Dormouse Chocolates – an interview with its creator

July 26, 2016

Bean to bar chocolate in Manchester! Here is my interview with the lovely Isobel from Dormouse Chocolates.

  • Isobel at a fair.

    Last month I attended the level 1 and level 2 courses run by The Institute of Chocolate Tasting, the brainchild of Martin Christy, Monica Meschini and Maricel Presilla (founding partners of The International Chocolate Awards). These courses are now officially accredited and an exceptional way to gain knowledge, as well as qualifications, in chocolate. I will write about them fully in a future post. I reference them here as the experience showed me what an extraordinary and developing community of people now work in chocolate. Interest is dedicated and worldwide, as shown by the attendees on the courses. From Korean pastry chefs, via Canadian connoisseurs, to Mexican tree-to-bar chocolate makers, the world of fine chocolate is growing apace.

    Some happy evidence of this are the growing number of bean to bar chocolate makers I meet on my travels. And I am always happy to find chocolate makers in the UK to follow. The micro-batch movement is making this an increasingly frequent occurrence. One such is Dormouse Chocolates, based in Manchester, who create intriguing flavours with couverture and bean to bar work. Their striking moulds caught my eye at last year’s Chocolate Show in London, and I’ve been looking forward to finding out more about Isobel, Dormouse Chocolate’s chocolate maker, and her creations.

    Micro-batch bean-to-bar worth sampling!

    Micro-batch bean-to-bar worth sampling!

    It was great to taste your chocolate at The Chocolate Show in London last year. I don’t know how you came to be a chocolatier, and importantly a bean-to-bar chocolate maker. Tell me about your life before chocolate.

    Thanks, I’m glad you liked it! Pre-chocolate I was studying law and took a Christmas temp job at Hotel Chocolat, thinking that it looked like it might be a fun place to work! At the same time I had developed a keen interest in baking (even going so far as to bake the cake for my wedding!). I ended up staying with Hotel Chocolat for several years, working not only in the retail side of the company but hosting Tasting Events and eventually moving to a role as chocolatier

    When and why did you decide to stay working with chocolate?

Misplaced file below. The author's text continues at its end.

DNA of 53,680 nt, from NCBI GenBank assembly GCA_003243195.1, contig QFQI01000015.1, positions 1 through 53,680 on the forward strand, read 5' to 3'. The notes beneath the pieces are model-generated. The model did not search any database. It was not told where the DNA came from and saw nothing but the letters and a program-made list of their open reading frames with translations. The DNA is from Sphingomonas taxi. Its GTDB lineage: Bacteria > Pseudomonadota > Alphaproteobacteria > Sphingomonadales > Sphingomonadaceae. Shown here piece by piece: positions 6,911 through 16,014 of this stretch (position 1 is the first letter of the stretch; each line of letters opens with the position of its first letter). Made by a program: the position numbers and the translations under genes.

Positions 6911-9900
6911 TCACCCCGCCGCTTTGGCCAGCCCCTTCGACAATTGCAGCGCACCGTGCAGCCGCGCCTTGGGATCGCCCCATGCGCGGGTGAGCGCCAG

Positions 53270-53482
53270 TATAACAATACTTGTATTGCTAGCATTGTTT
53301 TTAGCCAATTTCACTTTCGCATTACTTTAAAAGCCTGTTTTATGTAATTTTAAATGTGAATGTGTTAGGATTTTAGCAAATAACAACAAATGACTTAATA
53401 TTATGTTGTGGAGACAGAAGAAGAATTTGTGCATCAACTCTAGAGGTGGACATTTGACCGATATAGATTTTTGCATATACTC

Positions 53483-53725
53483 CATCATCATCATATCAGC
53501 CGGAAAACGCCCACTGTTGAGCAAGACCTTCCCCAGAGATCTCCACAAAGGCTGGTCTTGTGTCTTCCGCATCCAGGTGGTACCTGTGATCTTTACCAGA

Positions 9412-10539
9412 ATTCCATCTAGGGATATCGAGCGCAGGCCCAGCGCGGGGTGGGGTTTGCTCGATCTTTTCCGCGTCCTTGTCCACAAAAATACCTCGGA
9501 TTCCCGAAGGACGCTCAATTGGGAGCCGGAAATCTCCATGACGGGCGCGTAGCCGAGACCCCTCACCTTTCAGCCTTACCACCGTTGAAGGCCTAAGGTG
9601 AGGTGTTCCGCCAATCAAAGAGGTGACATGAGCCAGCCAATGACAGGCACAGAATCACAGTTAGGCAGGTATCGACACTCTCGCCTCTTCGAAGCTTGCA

When Hotel Chocolat decided to recruit chocolatiers to work in their restaurants and cafes it seemed like the perfect job opportunity for me! My application was successful and I spent a summer training in their development kitchen learning predominantly about bean to bar chocolate making. After spending a year travelling around the various sites I decided that it was time to spend some time at home and set up Dormouse Chocolates with the support of my partner Karen.

    Tell me a bit about how you make your chocolates?

    We produce two main ranges at Dormouse Chocolates. Our bean to bar range is made on a micro batch scale so only up to 3kg at a time. Once we have sourced beans that we like the flavour of they are roasted, cracked and winnowed before being loaded into one of our small stone grinders and mixed with unrefined sugar, cocoa butter and organic milk powder for our milk bars. My favourite part of the job is tasting the chocolate as the flavour develops during this process! Once the chocolate has been conched we allow it to rest for up to a month to let the flavours settle in before hand tempering and moulding the bars. I love that working with such small batches allows me to be so hands-on throughout the entire process and that every batch has its own unique characteristics

    We also produce a range of flavoured bars and discs which are made with specially selected single origin couverture, all flavoured by hand with natural oils, fruits and nuts. This is where my more creative side comes out and I get to play around with flavours and textures.

    The story of bean-to-bar, by Dormouse.

    The story of bean-to-bar, by Dormouse.

    You have a great range of flavoured bars, tell me how you go about it?

    I love coming up with new flavours! My kitchen is overflowing with cookery books, which are always a great source of inspiration. And friends are often challenging me to come up with new flavours too! Generally when I start to develop a new flavour the first thing I look at is the flavour profile of the chocolate that I am working with, and what will work well with it. For example, I like to pair fruity flavours with Madagascan chocolate because they complement each other so well

    Tell me a bit about starting your own business. What have been some of your greatest discoveries?

    Sleep is overrated! Seriously though, it is so much hard work to get a new business off the ground – I couldn’t have done it without the support of my friends and family. The most important thing that I have learned is to say yes to whatever opportunities come your way (even if you end up wrapping bars until 2am every night!)

    Tell me a little about where you are based.  Where do you work and where do you sell your chocolate?

    We’re based in Manchester and are really excited to have just moved in to a new kitchen! It is at the Old Granada Studio building and we have moved into what was the staff canteen when the studios were open. We are hoping that once we are fully settled we will be able to invite people in to see how we make our chocolate and experience the full bean to bar journey.

    We mostly sell through farmers markets in Manchester and Cheshire (and occasionally London!), our website has the full listings of where to find us. We also sell online at and through select coffee shops and delis.